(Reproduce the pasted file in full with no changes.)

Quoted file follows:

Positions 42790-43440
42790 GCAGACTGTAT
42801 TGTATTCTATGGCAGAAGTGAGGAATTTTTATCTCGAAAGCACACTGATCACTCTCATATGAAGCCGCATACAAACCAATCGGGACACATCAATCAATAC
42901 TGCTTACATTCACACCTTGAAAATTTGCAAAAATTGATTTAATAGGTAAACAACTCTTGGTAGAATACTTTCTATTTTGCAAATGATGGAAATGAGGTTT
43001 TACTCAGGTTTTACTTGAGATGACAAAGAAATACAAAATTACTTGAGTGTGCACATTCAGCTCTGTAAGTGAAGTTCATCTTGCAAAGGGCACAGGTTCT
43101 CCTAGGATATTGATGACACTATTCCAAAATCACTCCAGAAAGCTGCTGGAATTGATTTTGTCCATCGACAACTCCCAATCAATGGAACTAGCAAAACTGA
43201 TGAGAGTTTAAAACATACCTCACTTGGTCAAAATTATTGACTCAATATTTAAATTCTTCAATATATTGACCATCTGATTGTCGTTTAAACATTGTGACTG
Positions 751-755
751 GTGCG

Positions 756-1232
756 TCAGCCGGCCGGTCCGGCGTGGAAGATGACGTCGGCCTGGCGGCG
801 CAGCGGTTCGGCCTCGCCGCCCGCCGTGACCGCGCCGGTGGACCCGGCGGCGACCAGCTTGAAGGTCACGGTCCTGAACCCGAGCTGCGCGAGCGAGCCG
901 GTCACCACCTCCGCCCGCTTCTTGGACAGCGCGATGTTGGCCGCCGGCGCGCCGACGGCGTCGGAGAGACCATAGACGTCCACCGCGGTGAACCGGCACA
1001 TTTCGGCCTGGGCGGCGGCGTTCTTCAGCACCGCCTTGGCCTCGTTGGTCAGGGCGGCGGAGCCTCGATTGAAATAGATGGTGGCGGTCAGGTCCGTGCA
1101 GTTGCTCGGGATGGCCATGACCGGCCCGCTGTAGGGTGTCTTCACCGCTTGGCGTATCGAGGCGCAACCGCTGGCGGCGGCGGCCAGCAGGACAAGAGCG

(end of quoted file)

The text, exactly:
Positions 42790-43440
42790 GCAGACTGTAT
42801 TGTATTCTATGGCAGAAGTGAGGAATTTTTATCTCGAAAGCACACTGATCACTCTCATATGAAGCCGCATACAAACCAATCGGGACACATCAATCAATAC
42901 TGCTTACATTCACACCTTGAAAATTTGCAAAAATTGATTTAATAGGTAAACAACTCTTGGTAGAATACTTTCTATTTTGCAAATGATGGAAATGAGGTTT
43001 TACTCAGGTTTTACTTGAGATGACAAAGAAATACAAAATTACTTGAGTGTGCACATTCAGCTCTGTAAGTGAAGTTCATCTTGCAAAGGGCACAGGTTCT
43101 CCTAGGATATTGATGACACTATTCCAAAATCACTCCAGAAAGCTGCTGGAATTGATTTTGTCCATCGACAACTCCCAATCAATGGAACTAGCAAAACTGA
43201 TGAGAGTTTAAAACATACCTCACTTGGTCAAAATTATTGACTCAATATTTAAATTCTTCAATATATTGACCATCTGATTGTCGTTTAAACATTGTGACTG
Positions 751-755
751 GTGCG

Positions 756-1232
756 TCAGCCGGCCGGTCCGGCGTGGAAGATGACGTCGGCCTGGCGGCG
801 CAGCGGTTCGGCCTCGCCGCCCGCCGTGACCGCGCCGGTGGACCCGGCGGCGACCAGCTTGAAGGTCACGGTCCTGAACCCGAGCTGCGCGAGCGAGCCG
901 GTCACCACCTCCGCCCGCTTCTTGGACAGCGCGATGTTGGCCGCCGGCGCGCCGACGGCGTCGGAGAGACCATAGACGTCCACCGCGGTGAACCGGCACA
1001 TTTCGGCCTGGGCGGCGGCGTTCTTCAGCACCGCCTTGGCCTCGTTGGTCAGGGCGGCGGAGCCTCGATTGAAATAGATGGTGGCGGTCAGGTCCGTGCA
1101 GTTGCTCGGGATGGCCATGACCGGCCCGCTGTAGGGTGTCTTCACCGCTTGGCGTATCGAGGCGCAACCGCTGGCGGCGGCGGCCAGCAGGACAAGAGCG